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In the British Medical Journal this week, Nigel Hawkes says the number of deaths after surgery for bowel cancer in England is much higher than was previously thought. According to a new study, five English medical centers, or trusts, had rates of death within 30 days of surgery that were "significantly worse" than the average for England from 2003 to 2006. Three trusts had better than average death rates during that time.

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Bloomberg reports that the DNA-for-cash deal reported in Kentucky might be a more widespread scam.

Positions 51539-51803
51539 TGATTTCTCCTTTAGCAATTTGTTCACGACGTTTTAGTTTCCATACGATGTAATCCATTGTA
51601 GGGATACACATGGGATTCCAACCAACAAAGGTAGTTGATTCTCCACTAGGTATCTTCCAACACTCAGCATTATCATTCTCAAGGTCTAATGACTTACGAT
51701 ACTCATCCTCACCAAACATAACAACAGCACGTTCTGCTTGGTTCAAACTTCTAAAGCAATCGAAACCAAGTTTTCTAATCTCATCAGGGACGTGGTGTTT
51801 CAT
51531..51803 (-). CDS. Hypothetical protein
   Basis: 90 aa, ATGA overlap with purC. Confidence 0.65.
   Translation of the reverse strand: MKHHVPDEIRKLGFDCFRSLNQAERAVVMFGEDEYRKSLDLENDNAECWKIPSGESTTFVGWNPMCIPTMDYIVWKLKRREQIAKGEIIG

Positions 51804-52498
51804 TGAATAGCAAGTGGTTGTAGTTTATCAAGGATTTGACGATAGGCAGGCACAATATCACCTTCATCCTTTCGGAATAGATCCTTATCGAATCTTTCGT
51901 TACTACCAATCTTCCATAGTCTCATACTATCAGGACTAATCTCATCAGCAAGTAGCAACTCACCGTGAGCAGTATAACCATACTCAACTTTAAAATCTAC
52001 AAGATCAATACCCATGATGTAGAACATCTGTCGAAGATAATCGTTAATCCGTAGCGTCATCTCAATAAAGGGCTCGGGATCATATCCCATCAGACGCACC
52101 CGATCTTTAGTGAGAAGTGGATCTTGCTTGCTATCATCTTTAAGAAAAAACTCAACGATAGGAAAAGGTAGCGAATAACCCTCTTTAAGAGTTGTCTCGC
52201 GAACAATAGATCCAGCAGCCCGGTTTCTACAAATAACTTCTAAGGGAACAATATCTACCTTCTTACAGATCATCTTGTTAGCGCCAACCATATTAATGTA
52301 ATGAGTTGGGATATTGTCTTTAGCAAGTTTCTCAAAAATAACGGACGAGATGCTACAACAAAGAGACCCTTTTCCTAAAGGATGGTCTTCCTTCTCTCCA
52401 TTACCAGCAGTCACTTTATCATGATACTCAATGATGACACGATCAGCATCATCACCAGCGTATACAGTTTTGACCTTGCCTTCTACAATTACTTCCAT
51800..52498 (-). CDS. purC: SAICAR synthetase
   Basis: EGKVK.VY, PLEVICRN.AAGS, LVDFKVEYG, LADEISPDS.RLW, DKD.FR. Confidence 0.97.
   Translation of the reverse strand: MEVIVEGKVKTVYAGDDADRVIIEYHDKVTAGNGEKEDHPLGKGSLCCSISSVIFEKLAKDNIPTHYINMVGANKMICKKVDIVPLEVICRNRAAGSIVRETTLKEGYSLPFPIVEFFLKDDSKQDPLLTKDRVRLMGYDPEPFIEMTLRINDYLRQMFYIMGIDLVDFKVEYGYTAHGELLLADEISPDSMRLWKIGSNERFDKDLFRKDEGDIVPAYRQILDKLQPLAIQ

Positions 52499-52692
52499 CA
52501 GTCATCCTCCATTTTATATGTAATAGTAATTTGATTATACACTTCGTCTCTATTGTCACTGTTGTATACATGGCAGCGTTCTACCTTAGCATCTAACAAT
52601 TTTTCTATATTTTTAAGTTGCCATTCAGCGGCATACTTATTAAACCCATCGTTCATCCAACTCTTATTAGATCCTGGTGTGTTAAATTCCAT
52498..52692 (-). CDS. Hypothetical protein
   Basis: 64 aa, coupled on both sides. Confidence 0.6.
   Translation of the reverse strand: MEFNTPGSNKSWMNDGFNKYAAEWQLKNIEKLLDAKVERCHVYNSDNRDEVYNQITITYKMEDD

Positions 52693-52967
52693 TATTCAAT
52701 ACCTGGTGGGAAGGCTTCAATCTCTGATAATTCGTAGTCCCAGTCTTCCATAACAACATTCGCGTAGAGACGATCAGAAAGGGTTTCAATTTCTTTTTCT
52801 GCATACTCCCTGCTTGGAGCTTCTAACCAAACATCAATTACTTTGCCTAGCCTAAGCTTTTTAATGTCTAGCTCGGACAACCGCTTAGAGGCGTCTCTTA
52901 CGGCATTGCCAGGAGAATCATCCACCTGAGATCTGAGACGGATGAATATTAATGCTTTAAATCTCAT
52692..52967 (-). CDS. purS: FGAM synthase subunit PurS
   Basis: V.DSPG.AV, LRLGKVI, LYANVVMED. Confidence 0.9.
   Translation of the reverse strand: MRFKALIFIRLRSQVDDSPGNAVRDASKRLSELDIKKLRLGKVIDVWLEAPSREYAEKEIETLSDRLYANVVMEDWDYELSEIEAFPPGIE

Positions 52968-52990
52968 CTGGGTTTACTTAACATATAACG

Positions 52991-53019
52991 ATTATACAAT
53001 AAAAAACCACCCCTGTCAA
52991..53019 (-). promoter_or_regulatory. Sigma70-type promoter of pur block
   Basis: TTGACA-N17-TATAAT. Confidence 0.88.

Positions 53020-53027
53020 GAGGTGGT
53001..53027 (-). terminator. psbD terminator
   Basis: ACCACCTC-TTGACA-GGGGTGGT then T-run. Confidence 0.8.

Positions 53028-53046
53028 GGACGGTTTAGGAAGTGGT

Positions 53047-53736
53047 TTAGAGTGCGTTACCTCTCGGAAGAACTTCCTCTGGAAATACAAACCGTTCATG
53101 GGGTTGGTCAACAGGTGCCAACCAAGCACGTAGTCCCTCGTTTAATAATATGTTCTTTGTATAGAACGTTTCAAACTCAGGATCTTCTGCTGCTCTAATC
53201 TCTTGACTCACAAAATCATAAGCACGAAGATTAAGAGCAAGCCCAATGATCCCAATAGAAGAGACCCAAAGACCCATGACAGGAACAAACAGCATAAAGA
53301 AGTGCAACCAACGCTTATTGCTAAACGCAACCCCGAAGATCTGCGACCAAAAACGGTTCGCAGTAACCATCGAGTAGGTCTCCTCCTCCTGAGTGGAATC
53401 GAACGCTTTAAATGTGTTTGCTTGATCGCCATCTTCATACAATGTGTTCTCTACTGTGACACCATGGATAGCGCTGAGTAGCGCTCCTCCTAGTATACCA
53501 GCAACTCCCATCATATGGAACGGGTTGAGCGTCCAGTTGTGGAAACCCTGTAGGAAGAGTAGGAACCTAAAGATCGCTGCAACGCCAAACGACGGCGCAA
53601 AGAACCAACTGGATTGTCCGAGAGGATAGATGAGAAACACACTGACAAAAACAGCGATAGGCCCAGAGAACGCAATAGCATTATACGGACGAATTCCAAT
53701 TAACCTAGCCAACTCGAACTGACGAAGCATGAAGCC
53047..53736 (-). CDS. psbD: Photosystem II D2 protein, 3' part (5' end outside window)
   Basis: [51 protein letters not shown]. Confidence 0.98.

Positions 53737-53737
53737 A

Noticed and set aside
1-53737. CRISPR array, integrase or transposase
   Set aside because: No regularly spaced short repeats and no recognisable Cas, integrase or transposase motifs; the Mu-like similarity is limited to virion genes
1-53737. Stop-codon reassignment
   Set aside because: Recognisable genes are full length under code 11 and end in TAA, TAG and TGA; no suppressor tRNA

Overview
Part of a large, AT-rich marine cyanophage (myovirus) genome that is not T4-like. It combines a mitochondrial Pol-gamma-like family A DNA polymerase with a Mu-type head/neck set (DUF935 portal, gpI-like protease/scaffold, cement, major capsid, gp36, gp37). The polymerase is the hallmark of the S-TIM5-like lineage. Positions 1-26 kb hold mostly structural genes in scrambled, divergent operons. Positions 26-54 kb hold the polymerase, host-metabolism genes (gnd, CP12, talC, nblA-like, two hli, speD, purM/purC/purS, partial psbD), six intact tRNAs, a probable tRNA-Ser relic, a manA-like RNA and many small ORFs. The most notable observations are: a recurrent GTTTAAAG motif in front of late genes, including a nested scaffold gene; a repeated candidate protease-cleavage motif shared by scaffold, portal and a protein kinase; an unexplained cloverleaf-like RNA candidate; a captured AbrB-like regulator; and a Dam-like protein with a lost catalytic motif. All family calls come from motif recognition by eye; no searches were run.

St. Jude Children's Research Hospital scientists have treated infants with X-linked severe combined immunodeficiency using gene therapy in an early phase study.

St. Louis Public Radio reports that some African Americans are turning to DNA ancestry testing to help guide genealogical searches.

In Nature this week: a genomic analysis of the snailfish Pseudoliparis swirei, ancient DNA analysis gives insight into the introduction of farming to England, and more.